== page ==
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Symbolic Capitals: Visual Discourse and Intercultural Exchan

Symbolic Capitals: Visual Discourse and Intercultural Exchange in the European Capital of Culture Scheme
Giorgia Aiello and Crispin Thurlow
Department of Communication, University of Washington, Seattle,WA, USA
In multilingual Europe, visual discourse may function as a cross-culturally strategicform of communication, thanks in part to its perceptual and iconic availability. In thisregard, we offer a social semiotic 美国留学生论文critique of a range of visual resources deployed inthe official promotional texts of 30 of the 43 cities either nominated or competing forthe title of European Capital of Culture between 2005 and 2011. In considering thepolitical/cultural/economic ideologies that underpin the production of a supposedlypan-European identity, we also show how these branding exercises manage local/global tensions by exploiting the intercultural meaning potentials of visual discourse.Nel contesto multilingue dell’Europa, il discorso visivo puo` funzionare come unaforma strategica di comunicazione crossculturale, grazie alla sua relativa immediatezzaa livello percettivo e iconico. In questo articolo, offriamo un’analisi di tiposemiotico sociale in relazione a una gamma di risorse visive ricorrenti nei materiali
promozionali ufficiali di trenta citta` nominate o in gara per il titolo di CapitaleEuropea della Cultura fra il 2005 e il 2011. Nel considerare le ideologie politiche,
economiche e culturali che sottendono la produzione di una presunta identita` paneuropea,mostriamo anche come queste pratiche di ‘branding’ gestiscono la tensionefra identita` locali e globali per mezzo dei potenziali di significato interculturaliofferti dal discorso visivo.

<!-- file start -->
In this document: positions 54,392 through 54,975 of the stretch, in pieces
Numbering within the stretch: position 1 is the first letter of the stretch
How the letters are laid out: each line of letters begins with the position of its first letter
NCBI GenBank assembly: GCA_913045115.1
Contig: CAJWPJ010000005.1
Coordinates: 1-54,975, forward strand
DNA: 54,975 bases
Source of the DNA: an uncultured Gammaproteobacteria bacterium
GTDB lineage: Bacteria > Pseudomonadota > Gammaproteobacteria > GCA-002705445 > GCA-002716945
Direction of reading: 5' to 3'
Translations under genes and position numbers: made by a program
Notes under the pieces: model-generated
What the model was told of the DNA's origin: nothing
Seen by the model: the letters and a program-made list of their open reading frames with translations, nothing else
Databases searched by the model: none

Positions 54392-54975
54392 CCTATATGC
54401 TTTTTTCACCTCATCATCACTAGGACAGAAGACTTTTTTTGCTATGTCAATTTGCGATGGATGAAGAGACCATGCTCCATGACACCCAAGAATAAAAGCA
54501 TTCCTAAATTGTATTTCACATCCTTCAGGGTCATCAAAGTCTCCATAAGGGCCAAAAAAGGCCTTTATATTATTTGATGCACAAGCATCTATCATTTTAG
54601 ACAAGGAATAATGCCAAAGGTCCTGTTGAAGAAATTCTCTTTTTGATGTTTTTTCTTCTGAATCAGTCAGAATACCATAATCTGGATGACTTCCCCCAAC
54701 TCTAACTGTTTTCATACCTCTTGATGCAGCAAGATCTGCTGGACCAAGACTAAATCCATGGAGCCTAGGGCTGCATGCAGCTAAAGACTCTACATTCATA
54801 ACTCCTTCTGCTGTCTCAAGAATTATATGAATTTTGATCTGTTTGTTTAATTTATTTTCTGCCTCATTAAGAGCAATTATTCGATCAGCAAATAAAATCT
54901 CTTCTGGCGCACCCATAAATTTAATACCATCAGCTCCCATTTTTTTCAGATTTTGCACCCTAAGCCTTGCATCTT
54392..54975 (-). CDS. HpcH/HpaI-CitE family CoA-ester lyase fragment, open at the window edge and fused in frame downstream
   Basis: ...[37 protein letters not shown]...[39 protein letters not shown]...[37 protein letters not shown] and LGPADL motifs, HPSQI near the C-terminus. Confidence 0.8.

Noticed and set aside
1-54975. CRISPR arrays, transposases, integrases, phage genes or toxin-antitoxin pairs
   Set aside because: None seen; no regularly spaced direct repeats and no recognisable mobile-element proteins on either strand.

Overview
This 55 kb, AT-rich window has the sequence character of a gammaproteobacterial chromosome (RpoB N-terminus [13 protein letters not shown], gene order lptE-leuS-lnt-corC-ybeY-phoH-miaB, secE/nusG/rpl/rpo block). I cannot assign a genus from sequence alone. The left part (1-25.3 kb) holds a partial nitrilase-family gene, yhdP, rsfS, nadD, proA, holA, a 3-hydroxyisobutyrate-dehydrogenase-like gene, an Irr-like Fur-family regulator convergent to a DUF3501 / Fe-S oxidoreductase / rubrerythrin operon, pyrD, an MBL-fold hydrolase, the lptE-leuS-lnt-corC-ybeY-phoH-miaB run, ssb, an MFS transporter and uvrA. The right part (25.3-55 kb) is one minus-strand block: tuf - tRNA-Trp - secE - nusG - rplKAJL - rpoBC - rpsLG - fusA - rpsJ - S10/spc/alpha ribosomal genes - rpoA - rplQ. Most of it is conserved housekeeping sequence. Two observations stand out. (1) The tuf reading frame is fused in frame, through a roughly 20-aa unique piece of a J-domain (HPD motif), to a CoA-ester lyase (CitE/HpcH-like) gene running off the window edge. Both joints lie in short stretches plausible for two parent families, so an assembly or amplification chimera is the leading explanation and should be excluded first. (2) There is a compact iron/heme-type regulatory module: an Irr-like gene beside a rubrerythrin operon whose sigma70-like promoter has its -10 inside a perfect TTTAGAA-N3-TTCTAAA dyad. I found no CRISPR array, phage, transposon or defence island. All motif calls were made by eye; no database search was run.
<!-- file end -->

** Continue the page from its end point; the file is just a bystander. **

doi: 10.2167/laic234.0
Keywords: visual discourse, social semiotics, intercultural exchange,European identity
You are not necessarily a European just because you happen to be bornor to live in a city marked on the political map of Europe. But youmay be European even if you’ve never been to any of those cities.
(Bauman, 2004: 5)1
Although it might seem out of place in a journal otherwise devoted tolanguage/s, we see two good reasons why the study of visual discourse is animportant consideration for linguists. First of all, no semiotic mode exists inisolation of other meaning-making practices. Language is only ever made trulymeaningful and/or understandable in the context of paralinguistic and othernonverbal codes; in fact, in many instances written and spoken language arethemselves the contextual ‘background’. Certainly, as Kress and van Leeuwen(2001: 26) comment, ‘In the era of multimodality semiotic modes other thanlanguage are treated as fully capable of serving for representation and forcommunication.’ In addition, so much in the way of intercultural exchangesimply occurs outside of language. By this we mean in no way to diminish thepower and politics of language/s in intercultural communication  we toorecognise how intercultural scholarship has for too long problematicallyassumed English to be the de facto medium of intercultural encounter.Nonetheless, many of the means by which intercultural communication takesplace are often material, affective and, of course, visual. Therefore, we are herelooking to contribute a different but complementary perspective for scholarscommitted to an interdisciplinary understanding of the interplay betweenlanguage and intercultural communication.Visual Discourse and the ‘Economies’ of Europe[I]n so far as identities depend on what they are not, they implicitlyaffirm the importance of what is outside them  which often thenreturns to trouble and unsettle them from the inside. Nothing could bemore true of Europe, which has constantly, at different times, in differentways, and in relation to different ‘others’, tried to establish what it was its identity  by symbolically marking its difference from ‘them’. Eachtime, far from producing a stable and settled identity, Europe has had tore-imagine or re-present itself differently. We are at another suchmoment again, now. (Hall, 2003: 38)

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